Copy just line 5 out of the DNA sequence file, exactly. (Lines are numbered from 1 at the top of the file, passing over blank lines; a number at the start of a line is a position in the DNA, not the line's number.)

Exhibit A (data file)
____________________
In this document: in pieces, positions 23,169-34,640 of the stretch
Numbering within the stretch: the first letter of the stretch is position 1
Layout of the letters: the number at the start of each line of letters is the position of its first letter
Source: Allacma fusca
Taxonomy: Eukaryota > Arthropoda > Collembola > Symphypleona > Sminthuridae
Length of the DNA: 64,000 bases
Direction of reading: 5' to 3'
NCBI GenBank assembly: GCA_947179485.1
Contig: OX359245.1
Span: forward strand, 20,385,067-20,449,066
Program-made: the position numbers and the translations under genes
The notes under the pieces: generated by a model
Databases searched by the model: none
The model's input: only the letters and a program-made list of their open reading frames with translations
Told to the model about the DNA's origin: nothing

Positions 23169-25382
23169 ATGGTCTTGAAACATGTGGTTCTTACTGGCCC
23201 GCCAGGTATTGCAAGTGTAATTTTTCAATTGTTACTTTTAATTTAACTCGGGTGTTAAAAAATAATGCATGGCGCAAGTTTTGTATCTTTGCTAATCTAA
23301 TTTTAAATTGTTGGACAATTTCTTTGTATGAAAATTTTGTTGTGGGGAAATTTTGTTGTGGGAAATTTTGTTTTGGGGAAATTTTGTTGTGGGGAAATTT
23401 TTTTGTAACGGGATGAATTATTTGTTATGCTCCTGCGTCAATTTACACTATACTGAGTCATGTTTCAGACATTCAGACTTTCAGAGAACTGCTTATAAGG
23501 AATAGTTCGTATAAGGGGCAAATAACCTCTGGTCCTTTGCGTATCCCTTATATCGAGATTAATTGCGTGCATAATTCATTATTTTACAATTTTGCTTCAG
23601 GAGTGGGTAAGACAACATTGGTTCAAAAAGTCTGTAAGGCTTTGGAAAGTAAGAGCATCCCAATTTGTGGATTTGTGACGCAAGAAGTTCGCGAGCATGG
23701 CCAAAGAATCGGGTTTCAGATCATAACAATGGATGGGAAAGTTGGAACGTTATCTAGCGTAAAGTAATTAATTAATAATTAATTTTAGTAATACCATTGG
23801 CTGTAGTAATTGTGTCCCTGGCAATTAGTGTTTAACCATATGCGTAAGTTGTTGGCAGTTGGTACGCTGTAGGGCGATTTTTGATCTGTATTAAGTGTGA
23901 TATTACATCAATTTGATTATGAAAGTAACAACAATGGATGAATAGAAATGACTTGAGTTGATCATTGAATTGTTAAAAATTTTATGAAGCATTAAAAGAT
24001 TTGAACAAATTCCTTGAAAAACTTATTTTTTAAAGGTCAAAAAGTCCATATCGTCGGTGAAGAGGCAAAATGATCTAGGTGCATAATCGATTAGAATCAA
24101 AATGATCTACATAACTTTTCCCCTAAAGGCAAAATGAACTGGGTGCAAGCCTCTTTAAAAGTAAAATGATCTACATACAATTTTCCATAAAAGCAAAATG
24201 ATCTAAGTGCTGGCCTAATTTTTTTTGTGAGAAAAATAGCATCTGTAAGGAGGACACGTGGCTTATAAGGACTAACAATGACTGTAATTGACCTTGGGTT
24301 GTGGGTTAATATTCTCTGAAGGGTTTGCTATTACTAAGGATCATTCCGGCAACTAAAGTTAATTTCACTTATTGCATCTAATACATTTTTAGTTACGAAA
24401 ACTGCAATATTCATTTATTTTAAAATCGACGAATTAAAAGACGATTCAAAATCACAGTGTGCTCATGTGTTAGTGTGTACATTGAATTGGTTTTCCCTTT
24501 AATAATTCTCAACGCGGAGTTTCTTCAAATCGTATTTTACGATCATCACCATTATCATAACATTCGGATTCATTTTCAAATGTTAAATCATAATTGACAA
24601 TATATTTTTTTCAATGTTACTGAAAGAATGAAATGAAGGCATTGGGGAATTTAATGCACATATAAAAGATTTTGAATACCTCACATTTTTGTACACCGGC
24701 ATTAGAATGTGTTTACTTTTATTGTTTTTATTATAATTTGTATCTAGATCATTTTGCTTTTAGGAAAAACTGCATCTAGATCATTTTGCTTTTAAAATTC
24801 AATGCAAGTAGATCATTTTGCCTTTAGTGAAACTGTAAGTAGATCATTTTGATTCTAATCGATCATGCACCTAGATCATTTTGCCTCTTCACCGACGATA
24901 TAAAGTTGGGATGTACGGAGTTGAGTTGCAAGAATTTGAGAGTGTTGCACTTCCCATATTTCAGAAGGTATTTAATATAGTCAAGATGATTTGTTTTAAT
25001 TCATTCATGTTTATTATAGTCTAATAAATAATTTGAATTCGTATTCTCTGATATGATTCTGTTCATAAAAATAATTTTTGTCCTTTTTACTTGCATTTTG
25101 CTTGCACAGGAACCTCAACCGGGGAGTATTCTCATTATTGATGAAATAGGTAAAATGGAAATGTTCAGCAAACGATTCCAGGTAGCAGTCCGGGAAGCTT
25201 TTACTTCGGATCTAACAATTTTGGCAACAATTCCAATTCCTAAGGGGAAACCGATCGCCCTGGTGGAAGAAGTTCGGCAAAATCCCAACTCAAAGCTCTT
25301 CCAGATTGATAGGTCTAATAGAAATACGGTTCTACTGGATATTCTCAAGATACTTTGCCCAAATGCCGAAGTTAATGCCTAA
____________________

Taxonomy: Eukaryota > Arthropoda > Collembola > Symphypleona > Sminthuridae